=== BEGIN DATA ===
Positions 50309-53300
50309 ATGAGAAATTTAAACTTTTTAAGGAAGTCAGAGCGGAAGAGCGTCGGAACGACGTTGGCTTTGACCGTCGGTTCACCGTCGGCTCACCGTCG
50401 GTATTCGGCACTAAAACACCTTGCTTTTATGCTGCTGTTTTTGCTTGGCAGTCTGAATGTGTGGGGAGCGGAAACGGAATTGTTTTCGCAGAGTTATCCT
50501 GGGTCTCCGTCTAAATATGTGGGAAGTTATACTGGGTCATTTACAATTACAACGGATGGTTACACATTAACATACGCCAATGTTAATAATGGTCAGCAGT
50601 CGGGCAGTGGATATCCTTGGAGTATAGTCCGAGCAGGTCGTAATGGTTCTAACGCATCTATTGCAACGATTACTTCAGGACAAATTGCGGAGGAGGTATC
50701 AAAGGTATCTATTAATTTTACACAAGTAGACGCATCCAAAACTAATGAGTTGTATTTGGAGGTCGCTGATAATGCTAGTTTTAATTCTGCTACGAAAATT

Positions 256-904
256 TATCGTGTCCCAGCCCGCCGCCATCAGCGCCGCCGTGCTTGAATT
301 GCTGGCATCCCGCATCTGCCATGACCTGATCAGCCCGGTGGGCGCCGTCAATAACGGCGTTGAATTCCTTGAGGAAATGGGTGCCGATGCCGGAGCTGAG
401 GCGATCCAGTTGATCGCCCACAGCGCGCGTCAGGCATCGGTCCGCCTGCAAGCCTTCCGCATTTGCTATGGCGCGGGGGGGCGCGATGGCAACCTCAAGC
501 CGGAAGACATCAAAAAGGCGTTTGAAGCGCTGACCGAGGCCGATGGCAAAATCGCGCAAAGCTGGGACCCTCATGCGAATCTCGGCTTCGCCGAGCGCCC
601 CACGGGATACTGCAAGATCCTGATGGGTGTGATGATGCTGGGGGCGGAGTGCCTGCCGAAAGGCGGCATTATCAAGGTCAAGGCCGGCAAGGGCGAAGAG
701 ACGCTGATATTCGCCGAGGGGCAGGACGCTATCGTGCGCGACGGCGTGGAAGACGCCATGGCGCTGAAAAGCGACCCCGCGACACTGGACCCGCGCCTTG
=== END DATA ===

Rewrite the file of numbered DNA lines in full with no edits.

Positions 50309-53300
50309 ATGAGAAATTTAAACTTTTTAAGGAAGTCAGAGCGGAAGAGCGTCGGAACGACGTTGGCTTTGACCGTCGGTTCACCGTCGGCTCACCGTCG
50401 GTATTCGGCACTAAAACACCTTGCTTTTATGCTGCTGTTTTTGCTTGGCAGTCTGAATGTGTGGGGAGCGGAAACGGAATTGTTTTCGCAGAGTTATCCT
50501 GGGTCTCCGTCTAAATATGTGGGAAGTTATACTGGGTCATTTACAATTACAACGGATGGTTACACATTAACATACGCCAATGTTAATAATGGTCAGCAGT
50601 CGGGCAGTGGATATCCTTGGAGTATAGTCCGAGCAGGTCGTAATGGTTCTAACGCATCTATTGCAACGATTACTTCAGGACAAATTGCGGAGGAGGTATC
50701 AAAGGTATCTATTAATTTTACACAAGTAGACGCATCCAAAACTAATGAGTTGTATTTGGAGGTCGCTGATAATGCTAGTTTTAATTCTGCTACGAAAATT

Positions 256-904
256 TATCGTGTCCCAGCCCGCCGCCATCAGCGCCGCCGTGCTTGAATT
301 GCTGGCATCCCGCATCTGCCATGACCTGATCAGCCCGGTGGGCGCCGTCAATAACGGCGTTGAATTCCTTGAGGAAATGGGTGCCGATGCCGGAGCTGAG
401 GCGATCCAGTTGATCGCCCACAGCGCGCGTCAGGCATCGGTCCGCCTGCAAGCCTTCCGCATTTGCTATGGCGCGGGGGGGCGCGATGGCAACCTCAAGC
501 CGGAAGACATCAAAAAGGCGTTTGAAGCGCTGACCGAGGCCGATGGCAAAATCGCGCAAAGCTGGGACCCTCATGCGAATCTCGGCTTCGCCGAGCGCCC
601 CACGGGATACTGCAAGATCCTGATGGGTGTGATGATGCTGGGGGCGGAGTGCCTGCCGAAAGGCGGCATTATCAAGGTCAAGGCCGGCAAGGGCGAAGAG
701 ACGCTGATATTCGCCGAGGGGCAGGACGCTATCGTGCGCGACGGCGTGGAAGACGCCATGGCGCTGAAAAGCGACCCCGCGACACTGGACCCGCGCCTTG